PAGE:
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Friday, 12 October 2012

Kidney Disease, Nothing Funny about that

There are all kinds of horrible diseases in this world.  Large, far reaching diseases like cancer and AIDS.  These are so prevalent in todays society that it would be difficult to find someone who has NOT in some way been affected by it.  It is estimated by the World Heath Organization that 7.6 million+ people die worldwide ever year from cancer.  There are over 200 different types of cancer that the human body can be afflicted with, and there are only three different treatments.  Naturally because of the scope and scale of this disease, it gets lots of exposer.  Cancer research, treatment trials, fund raisers, Facebook slacktivism, celebrity spokespeople, etc.  It’s ubiquitous as far as diseases go.  You ask anyone to quickly name a disease, cancer will probably be their answer.  It deservers the attention it gets.

As deadly as it is, there is one disease that can overshadow even cancer’s far reaching grasp, and that would be the disease that YOU have.

Everyone no doubt has heard of Kidney disease, after all it’s mortality rate is quiet respectable at around 1.2 million deaths per year, worldwide.  The term “Kidney disease” is kind of a catch all for many distinct different afflictions that  just happen to target the kidneys.  Some can be immediately fatal, like acute kidney failure, some are simply extremely painful but otherwise harmless, like kidney stones.  The most common kind however, is chronic kidney disease.  It’s a slow, steady, inevitable march towards renal failure.  It’s insidiousness lies in the fact that someone can have a disease their whole life and not know it until it’s too late.  No symptoms, no side effects.

This is what I have, and as selfish as it may sound, to me, it is the most important disease.  To be more specific, I have polycystic kidney disorder, or PKD for short.  There are two versions of this disease, but by far the most common type is the autosomal dominant version.  It’s transmitted genetically from parent to child at an alarming rate of a 50% chance.  PKD is widely noted as being the most life-threatening genetically past on disorder.  Basically what happens is your kidneys start to grow cysts, usually this starts at a fairly young age.  Then, as you age you start to get cysts on your cysts.  Your kidneys start  to balloon out as you age, getting up to four or five times their original size.  From here there is a whole shopping list of symptoms that cab occur.  Oddly though, patients my experience some none or even all of them.  Nobody really knows why the extreme divergence.

These include mild to sever back and side pain, as well as headaches.  Urinary tract infections, hematuria, liver and pancreas cysts, abnormal heart valves, high blood pressure, kidney stones, aneurysms, exhaustion and diverticulosis.  Or course, in addition your kidneys can slowly start the grim march toward failure.  I say “can” because in some lucky people, the kidneys never do fail.  They can live a relatively normal healthy life.  Once again, nobody seems to have an answer as to why that is.  Noticing a trend?  Nobody seems to know much of anything about this disease, I’ve even got to doctors and had to explain to them what it was.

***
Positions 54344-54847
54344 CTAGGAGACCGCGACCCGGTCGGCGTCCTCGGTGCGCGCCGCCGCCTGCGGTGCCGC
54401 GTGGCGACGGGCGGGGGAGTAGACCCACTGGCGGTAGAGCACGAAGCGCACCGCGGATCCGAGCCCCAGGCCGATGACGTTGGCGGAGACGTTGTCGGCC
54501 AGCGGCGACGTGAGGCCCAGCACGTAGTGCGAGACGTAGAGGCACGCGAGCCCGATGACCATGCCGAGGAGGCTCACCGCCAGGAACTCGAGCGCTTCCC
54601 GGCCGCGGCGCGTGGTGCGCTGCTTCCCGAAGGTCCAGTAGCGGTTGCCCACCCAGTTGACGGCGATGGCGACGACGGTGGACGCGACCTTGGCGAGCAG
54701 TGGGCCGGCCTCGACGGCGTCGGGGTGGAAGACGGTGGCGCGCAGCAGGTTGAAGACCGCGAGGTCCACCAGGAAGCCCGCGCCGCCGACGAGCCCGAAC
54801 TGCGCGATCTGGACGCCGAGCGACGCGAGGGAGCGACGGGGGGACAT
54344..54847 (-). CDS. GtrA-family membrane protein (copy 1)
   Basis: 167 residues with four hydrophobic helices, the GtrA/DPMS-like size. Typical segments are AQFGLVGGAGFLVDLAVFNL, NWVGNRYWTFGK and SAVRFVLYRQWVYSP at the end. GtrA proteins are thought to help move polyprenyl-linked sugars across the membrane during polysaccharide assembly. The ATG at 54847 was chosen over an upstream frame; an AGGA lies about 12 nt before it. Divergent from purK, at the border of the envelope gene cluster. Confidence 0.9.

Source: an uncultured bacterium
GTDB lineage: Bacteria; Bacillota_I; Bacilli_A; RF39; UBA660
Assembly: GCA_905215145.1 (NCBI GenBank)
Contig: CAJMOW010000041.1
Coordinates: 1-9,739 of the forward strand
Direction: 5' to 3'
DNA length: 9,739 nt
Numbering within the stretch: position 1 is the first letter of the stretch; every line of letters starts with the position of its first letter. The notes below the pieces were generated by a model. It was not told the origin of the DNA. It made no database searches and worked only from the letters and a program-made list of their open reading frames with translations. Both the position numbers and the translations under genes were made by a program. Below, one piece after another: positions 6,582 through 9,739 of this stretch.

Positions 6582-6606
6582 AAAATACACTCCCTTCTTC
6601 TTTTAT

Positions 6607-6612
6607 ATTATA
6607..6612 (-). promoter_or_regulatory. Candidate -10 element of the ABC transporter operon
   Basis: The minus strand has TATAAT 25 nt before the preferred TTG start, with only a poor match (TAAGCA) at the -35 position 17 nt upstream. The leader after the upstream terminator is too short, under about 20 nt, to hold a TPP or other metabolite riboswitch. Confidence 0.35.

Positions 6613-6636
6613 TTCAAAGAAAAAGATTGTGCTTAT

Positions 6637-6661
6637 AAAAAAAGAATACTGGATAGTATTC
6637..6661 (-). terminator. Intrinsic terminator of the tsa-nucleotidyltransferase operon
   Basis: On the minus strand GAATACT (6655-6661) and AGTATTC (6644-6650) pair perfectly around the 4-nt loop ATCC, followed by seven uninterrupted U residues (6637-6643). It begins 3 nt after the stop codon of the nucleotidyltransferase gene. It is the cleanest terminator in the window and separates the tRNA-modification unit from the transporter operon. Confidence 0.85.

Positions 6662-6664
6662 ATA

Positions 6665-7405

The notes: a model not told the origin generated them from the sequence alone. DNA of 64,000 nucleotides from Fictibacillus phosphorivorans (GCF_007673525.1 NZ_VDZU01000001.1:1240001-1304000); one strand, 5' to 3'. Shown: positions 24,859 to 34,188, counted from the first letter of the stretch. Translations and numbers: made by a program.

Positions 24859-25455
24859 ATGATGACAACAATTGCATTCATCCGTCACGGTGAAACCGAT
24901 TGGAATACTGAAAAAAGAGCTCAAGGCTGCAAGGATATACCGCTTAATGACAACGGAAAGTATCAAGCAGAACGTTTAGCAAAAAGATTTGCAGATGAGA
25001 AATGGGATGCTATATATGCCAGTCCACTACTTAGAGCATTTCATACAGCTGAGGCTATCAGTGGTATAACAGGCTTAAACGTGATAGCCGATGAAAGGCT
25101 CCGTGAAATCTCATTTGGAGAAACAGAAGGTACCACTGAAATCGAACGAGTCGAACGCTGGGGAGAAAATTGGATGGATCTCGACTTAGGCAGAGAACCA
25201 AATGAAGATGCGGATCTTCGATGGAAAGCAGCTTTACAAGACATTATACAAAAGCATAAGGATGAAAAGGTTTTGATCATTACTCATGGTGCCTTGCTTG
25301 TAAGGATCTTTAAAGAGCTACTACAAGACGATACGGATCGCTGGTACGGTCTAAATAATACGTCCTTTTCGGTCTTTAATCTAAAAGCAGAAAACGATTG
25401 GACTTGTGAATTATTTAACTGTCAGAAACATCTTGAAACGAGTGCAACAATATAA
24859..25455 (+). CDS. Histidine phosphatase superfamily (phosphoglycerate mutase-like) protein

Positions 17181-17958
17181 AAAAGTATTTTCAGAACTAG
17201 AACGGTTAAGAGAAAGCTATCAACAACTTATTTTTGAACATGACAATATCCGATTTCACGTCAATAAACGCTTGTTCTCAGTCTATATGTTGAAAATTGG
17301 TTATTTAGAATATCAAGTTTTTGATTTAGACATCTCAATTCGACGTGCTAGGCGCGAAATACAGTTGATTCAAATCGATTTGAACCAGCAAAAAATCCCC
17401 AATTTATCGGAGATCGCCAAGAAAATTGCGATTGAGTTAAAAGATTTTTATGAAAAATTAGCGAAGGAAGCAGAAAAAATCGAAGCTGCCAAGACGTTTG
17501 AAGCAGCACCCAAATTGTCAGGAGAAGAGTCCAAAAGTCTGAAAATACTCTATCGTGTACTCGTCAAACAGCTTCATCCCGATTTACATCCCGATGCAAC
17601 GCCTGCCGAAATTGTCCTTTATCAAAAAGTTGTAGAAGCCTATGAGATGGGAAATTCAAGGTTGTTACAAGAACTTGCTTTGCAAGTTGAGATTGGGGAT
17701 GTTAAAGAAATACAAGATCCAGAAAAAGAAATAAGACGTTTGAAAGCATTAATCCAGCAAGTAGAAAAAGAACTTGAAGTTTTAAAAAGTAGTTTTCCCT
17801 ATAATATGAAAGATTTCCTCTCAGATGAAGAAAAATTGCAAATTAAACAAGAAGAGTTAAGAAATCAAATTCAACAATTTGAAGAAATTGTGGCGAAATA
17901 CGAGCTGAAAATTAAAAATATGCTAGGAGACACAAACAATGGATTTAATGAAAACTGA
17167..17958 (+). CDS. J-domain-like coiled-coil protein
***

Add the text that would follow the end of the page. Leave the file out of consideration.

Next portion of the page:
One side effect that you won’t read in any medical text or website is this.  If you have this disease, then it is very likely that several if not all of your family members do too.  This not only means you will not be getting a transplant from them, but you could potentially have to watch all of your loved ones slowly degrading into renal failure.  My Grandmother ultimately died from it when I was very young.  My mother has it, my sister has it, my brother has it, as well as a whole cavalcade of cousins, aunts, uncles, nieces and nephews. 

Every day I thank the anonymous person who sign up to donate their organs when they past.  That person gave my mother a kidney.  Such a simply thing, and yet if you were to do it, you will have a profound impact on someone’s life, even if you never know it.

Why am I writing this?  I feel like this is an intensely personal thing, more suited to private journal than a public blog.  I think maybe because I feel the need to shine some light on the disease, even though nobody reads this damn thing.  Possibly it’s because I am scared, terrified in fact.  I am one of the unlucky ones, I have been blesses with almost every nasty symptom that my kidneys can throw at me.  I’m scared, but I need to face up to it, I have no choice in the matter.  This is one way for me to face up to that fear.  Call it out publicly and say, “fuck you PKD!”  I think it’s a general rule that if your are crying as you are typing, your probably shouldn’t publish it, but you know, fuck it. 


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